GLOSSARY
Acquired Immune Deficiency Syndrome (AIDS). A disorder of immunity characterised by abnormalities of immunoregulation and opportunistic infections.
Antibody. A component of the immune system produced in response to exposure to antigens. Antibodies help eliminate infectious microorganisms in the body.
Antigens. A foreign molecule that stimulates the production of antibodies.
AZT (azathioprine, also called zidovudine). A powerful immunosuppressive agent used to slow the progression of AIDS diseases by preventing viral replication. The drug was originally developed to treat autoimmune diseases and to suppress rejection of renal transplants. AZT is associated with increased risk of squamous carcinomas of skin and with lymphoma, and predisposes patients to opportunistic infections.
Cell-mediated immunity. A defence mechanism involving the coordinated activity of two subpopulations of T lymphocytes, helper T4 cells and killer T8 cells. Helper T cells produce substances that stimulate and regulate other cells of the immune system.
Cofactor. A factor other than the basic causative agent of a disease that increases the likelihood of the disease developing.
Cytomegalovirus (CMV). A virus belonging to the herpes virus group, commonly associated with infections of patients who have received medical treatment involving immune suppression. In AIDS patients, CMV may produce pneumonia and inflammation in various organs.
Cytopathic. Disease-induced change to cells.
ELISA. Enzyme-linked immunosorbent assay, a test used to detect antibodies against HIV in blood samples.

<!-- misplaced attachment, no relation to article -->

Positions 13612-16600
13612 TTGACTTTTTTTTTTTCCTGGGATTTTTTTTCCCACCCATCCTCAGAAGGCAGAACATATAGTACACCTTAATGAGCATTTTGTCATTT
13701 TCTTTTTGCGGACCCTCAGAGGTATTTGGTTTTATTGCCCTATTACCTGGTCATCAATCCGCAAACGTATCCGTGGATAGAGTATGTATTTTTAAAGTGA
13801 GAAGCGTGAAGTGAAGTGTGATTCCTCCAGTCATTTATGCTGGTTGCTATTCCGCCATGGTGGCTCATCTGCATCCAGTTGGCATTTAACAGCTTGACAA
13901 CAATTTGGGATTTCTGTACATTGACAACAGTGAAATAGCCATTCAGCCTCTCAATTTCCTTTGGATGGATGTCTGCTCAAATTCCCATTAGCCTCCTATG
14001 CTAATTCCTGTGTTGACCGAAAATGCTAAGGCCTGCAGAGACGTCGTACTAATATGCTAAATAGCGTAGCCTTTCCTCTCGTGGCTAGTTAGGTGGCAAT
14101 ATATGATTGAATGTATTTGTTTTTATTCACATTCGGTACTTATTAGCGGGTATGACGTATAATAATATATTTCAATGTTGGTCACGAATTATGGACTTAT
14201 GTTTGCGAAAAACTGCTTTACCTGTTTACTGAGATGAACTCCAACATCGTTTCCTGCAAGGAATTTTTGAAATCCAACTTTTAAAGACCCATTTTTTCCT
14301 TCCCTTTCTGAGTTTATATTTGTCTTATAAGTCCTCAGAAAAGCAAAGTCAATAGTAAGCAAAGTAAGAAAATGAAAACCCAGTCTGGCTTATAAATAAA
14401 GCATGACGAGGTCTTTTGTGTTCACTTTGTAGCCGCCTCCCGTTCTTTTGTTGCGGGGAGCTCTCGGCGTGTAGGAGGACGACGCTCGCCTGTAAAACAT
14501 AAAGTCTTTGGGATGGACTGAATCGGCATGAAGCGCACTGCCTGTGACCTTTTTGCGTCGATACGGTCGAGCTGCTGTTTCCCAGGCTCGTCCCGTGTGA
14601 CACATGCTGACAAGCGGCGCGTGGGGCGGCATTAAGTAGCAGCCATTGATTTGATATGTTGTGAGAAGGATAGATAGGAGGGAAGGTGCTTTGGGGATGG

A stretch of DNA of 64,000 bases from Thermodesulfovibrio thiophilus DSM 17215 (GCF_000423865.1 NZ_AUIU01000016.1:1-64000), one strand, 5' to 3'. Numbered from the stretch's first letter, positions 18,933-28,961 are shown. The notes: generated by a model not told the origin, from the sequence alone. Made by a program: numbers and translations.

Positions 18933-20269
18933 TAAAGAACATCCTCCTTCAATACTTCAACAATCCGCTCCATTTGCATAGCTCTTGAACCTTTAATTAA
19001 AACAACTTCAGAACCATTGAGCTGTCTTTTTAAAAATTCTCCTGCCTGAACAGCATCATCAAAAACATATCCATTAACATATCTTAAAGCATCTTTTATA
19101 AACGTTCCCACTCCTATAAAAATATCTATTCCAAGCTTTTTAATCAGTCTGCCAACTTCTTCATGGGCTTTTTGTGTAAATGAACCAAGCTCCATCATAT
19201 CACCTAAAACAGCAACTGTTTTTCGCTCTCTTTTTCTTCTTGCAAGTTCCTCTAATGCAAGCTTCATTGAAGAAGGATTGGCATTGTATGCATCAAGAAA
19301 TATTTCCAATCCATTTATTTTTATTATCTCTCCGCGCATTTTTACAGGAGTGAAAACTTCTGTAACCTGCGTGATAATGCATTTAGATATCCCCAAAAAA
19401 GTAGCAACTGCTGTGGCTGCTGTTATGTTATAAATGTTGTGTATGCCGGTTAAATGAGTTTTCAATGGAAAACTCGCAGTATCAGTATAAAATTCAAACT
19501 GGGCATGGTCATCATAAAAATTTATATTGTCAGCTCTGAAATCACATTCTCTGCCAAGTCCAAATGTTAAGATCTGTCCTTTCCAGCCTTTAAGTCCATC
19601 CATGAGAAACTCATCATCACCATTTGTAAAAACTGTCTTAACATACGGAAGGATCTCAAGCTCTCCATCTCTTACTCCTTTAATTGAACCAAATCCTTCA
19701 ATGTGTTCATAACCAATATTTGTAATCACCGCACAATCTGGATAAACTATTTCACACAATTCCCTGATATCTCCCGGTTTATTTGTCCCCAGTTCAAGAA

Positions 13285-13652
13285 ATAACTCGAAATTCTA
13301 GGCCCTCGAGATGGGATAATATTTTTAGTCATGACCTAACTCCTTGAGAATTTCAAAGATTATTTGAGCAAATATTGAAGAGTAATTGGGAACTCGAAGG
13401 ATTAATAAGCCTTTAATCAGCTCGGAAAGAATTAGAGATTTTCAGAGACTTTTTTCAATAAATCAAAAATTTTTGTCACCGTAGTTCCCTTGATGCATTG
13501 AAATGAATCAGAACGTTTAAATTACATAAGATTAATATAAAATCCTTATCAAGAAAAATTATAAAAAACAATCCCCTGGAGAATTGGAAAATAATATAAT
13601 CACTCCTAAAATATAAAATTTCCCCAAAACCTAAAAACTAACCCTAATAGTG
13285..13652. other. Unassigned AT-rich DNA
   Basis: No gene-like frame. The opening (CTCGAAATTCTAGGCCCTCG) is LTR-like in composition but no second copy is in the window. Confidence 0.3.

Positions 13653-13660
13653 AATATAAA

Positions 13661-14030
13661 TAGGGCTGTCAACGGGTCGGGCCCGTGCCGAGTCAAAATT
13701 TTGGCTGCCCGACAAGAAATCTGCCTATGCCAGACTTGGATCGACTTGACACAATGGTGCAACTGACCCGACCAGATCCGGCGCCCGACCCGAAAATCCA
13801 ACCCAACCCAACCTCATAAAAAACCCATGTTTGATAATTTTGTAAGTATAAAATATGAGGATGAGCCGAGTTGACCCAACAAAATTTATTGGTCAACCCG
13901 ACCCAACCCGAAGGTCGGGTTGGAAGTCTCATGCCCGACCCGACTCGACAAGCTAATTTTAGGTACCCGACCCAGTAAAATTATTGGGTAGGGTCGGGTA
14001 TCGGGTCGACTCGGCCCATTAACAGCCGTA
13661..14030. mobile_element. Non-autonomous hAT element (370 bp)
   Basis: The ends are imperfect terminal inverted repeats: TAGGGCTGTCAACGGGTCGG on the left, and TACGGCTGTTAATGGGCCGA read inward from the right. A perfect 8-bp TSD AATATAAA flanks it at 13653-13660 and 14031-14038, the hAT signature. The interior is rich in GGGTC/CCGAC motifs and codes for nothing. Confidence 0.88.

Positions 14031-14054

Encephalopathy. Any degenerative disease of the brain. It is a major AIDS- defining illness although it is not necessarily caused by an infectious agent.
Gay men. A subgroup of homosexual men who identify themselves with the gay community sharing a common identity.
Haemophilia. A rare, hereditary bleeding disorder of males due to deficiency of Factor VIII blood-clotting proteins.
Health. The state of physical and mental well-being, characterised by the absence of disease and infirmity.
HHV-6. A ubiquitous virus of the herpes family proposed as a cofactor with HIV in the aetiology of AIDS.
Human Immunodeficiency Virus (HIV). A nine-kilobyte retrovirus of the lentivirus family, believed to be cytopathic of T and B lymphocytes and haematopoietic stem cells, and associated with two types of cancer, encephalopathy, and 26 opportunistic infections.
Human T-cell lymphotropic virus type III (HLTV-III). The name given in 1984 to isolates of the supposed AIDS-related retrovirus, called 'HIV' since 1986. The isolate was not, as originally believed, of the HLTV family.

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The AIDS Mirage
Table of contents

Table of contents

  • Frontlines i
  • Contents 3
  • 1 - Why We Need Aids 4
  • 2 - A Virus Invades the Mind 11
  • 4 - Donald Francis Invents a Viral Epidemic 19
  • 5 - Aids Mania 37
  • 7 - Medicine and Human Suffering 52
  • Further Reading 59
  • Glossary 60
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